Christina El Gamal graduated from Lane Tech and immediately enrolled in classes at the University of Kansas with her sights set on a career in speech language pathology. After a year there, she decided the major wasn’t for her after all, and she returned home to Brighton Park to decide her next move.

As she started training to be a yoga teacher, she knew she didn’t want to lose momentum in her education and decided to enroll in a few college classes that interested her. Harold Washington College fit the bill – she could choose some affordable classes she thought she would enjoy while figuring out the next step in her education.

At first, she didn’t think she would pursue her associate degree, but her first semester there, on her first day of class in a women in literature course, her professor had some words of wisdom that changed her perspective.

“This professor really encouraged us to think about the future. She said that things don’t always go as planned and that anything can put a pause on your education, but if you have an associate degree, at least you can say ‘I did this. I have this credential.’ Then, you can decide if you want to pursue your bachelor’s degree or find a career. That really changed my perspective,” said Christina.

Because she was still figuring out what she really wanted to do as a career, Christina decided to pursue an associate degree in Human Sciences (Liberal Arts). While she was at the University of Kansas, she had declared double majors of speech language pathology and theater, so she looked into what theater courses HWC offered. Once she sat down with her advisor and saw the scope of theater-related classes, Christina says “the rest is history. I took as many theater classes as I could, auditioned for shows, and was in showcases.”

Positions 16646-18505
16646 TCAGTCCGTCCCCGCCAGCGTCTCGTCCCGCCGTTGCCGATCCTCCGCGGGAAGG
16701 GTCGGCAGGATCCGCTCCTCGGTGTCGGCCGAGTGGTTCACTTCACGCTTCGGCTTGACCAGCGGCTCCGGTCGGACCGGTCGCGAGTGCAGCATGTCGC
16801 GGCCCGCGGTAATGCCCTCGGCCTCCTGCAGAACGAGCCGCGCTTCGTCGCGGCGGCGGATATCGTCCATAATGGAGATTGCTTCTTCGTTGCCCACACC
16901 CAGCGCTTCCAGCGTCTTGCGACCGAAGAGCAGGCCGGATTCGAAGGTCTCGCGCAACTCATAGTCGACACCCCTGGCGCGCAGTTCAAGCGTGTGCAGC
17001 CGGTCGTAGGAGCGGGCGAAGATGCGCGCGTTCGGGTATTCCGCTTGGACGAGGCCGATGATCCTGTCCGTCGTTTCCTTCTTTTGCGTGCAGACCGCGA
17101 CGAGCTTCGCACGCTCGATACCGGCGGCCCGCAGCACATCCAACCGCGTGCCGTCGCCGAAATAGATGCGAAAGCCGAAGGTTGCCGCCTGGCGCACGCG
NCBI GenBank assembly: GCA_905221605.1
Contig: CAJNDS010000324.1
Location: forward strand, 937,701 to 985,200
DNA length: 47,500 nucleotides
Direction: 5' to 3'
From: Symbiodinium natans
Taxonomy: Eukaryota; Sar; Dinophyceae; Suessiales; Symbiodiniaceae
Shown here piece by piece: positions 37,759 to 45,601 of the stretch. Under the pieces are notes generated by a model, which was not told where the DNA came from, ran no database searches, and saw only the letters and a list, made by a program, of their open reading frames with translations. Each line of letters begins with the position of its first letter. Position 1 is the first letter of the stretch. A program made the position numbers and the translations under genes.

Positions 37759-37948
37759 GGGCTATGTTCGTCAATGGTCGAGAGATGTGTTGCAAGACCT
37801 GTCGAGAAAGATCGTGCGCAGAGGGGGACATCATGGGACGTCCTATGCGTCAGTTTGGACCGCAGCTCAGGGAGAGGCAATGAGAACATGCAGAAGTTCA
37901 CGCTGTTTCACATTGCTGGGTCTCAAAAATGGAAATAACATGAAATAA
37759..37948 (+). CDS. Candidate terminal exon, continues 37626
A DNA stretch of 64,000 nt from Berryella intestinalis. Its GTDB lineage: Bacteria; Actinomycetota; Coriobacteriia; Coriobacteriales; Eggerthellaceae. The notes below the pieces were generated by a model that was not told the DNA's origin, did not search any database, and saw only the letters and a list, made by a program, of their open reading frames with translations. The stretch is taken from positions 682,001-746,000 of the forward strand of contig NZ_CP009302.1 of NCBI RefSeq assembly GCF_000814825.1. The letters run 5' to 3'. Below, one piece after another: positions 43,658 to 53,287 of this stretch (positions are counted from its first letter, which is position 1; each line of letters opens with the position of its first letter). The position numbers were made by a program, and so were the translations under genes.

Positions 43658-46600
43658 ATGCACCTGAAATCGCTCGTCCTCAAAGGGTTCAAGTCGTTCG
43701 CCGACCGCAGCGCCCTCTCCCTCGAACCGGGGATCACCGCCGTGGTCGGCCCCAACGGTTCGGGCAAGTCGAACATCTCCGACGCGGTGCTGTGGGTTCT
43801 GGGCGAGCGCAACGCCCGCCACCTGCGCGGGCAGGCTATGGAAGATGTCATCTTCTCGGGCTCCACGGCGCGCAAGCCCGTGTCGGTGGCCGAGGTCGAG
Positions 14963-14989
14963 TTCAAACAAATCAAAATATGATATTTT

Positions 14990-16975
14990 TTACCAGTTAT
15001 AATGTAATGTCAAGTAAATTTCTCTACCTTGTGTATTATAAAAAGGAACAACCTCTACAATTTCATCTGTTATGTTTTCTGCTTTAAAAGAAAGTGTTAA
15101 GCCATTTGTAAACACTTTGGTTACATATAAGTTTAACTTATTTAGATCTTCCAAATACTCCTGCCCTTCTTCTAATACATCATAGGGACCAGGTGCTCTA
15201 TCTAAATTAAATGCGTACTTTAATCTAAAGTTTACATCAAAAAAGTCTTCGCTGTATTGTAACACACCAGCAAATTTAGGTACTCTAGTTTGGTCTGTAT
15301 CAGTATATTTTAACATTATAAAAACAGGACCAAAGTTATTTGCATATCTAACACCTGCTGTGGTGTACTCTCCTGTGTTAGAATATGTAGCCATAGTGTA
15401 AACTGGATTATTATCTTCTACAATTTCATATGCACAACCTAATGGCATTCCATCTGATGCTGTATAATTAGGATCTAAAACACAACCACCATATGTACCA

While she was at Harold Washington, Christina was also a part of the Phi Theta Kappa honor society and took part in many volunteer opportunities.

“There is such a wide array of opportunities at Harold – it’s really what you make of it. If you’re willing to invest your time and energy there is so much to get involved in,” she said.

After graduating from HWC in 2014, Christina was accepted into UIC’s Bachelor’s of Fine Arts program. While she still thinks she would like to eventually be a full-time actor, she’s also focused on arts administration, which she is learning first-hand as an education apprentice at Chicago’s famed Steppenwolf theater. There, she works with education manager to supervise the theater’s in-school residency programs, and is also a teaching artist.

It wasn’t in her original college plan, but Christina is glad she found Harold Washington College, saying “City Colleges are a hidden gem and they don’t get enough credit. I had a negative perception of going to community college, but what I discovered there was that students were working harder because they were paying for their own education. Many weren’t traditional students, and they already had families, had been in the military, or were already working. This created a community of a wealth of different life experiences. The environment was vibrant, rigorous, and people were really committed because they had worked so hard to get there.”

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